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Norway to rein in wind power after raging opposition from locals  

Credit:  By Lars Erik Taraldsen | Bloomberg | June 19, 2020 | www.bloomberg.com ~~

Norway is set to tighten rules for building wind turbines, caving in to massive protests from locals.

A government proposal on Friday to slow down the development of onshore wind power comes after increasing local resistance mirrors sentiment in other European countries. Norway already decided to scrap a plan for a new permission framework last year.

Norway, which has already developed a massive hydropower network, faces an increased need for clean energy for the electrification of everything from transportation to oil platforms.

The proposed changes include that permits are valid for a shorter time before construction starts, height restrictions on turbines and noise requirements, in addition to local acceptance of the projects. For instance, a turbine can not be closer to a house or cabin than four times the height of the turbines.

Norway’s Petroleum and Energy Minister, who presented the white paper with the proposed changes on Friday, felt the wrath of protesters herself. Only a week ago, Tina Bru experienced being blocked physically from attending an event on the west coast while being pummeled with insults, she wrote on her Facebook page.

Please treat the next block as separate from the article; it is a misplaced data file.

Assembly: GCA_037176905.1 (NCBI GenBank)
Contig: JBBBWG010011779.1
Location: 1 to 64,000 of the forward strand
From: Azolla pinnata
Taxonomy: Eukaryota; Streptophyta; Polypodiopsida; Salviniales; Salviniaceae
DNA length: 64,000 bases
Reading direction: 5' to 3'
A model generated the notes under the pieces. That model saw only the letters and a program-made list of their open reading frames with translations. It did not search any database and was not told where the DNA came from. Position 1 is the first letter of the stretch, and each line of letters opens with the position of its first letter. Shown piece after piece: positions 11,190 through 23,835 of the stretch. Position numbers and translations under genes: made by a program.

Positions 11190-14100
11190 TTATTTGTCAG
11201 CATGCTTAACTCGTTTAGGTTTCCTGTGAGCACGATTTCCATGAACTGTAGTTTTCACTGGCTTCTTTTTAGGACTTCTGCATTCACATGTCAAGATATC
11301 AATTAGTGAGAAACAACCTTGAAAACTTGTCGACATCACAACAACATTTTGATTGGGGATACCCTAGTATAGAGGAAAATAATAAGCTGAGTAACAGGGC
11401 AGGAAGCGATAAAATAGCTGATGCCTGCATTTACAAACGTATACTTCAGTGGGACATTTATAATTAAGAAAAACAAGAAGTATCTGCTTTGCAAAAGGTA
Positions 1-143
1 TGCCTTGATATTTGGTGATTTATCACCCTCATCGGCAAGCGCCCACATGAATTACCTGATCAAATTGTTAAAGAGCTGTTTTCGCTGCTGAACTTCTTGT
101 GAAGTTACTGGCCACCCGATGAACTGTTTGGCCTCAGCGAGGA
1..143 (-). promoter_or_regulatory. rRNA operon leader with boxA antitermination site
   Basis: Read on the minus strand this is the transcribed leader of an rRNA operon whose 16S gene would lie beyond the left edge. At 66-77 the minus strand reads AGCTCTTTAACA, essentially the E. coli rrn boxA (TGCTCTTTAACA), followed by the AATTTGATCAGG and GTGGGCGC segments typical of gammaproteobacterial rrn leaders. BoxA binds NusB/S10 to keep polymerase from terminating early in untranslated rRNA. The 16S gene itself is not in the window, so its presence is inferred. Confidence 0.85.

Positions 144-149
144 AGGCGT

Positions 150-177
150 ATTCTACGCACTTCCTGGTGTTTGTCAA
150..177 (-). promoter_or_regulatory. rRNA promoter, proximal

“It’s legitimate to be opposed to wind power, both in principle and where you live – I understand that wind power can stoke strong feelings and heated debate,” Bru said at a press conference on Friday. “But I reject harassment, threats and vandalism.”

Although Norway has developed onshore wind in the recent years, hydropower is meeting virtually all the nation’s power needs.

With assistance by Mikael Holter

Source:  By Lars Erik Taraldsen | Bloomberg | June 19, 2020 | www.bloomberg.com

This article is the work of the source indicated. Any opinions expressed in it are not necessarily those of National Wind Watch.

The copyright of this article resides with the author or publisher indicated. As part of its noncommercial effort to present the environmental, social, scientific, and economic issues of large-scale wind power development to a global audience seeking such information, National Wind Watch endeavors to observe “fair use” as provided for in section 107 of U.S. Copyright Law and similar “fair dealing” provisions of the copyright laws of other nations. Send requests to excerpt, general inquiries, and comments via e-mail.

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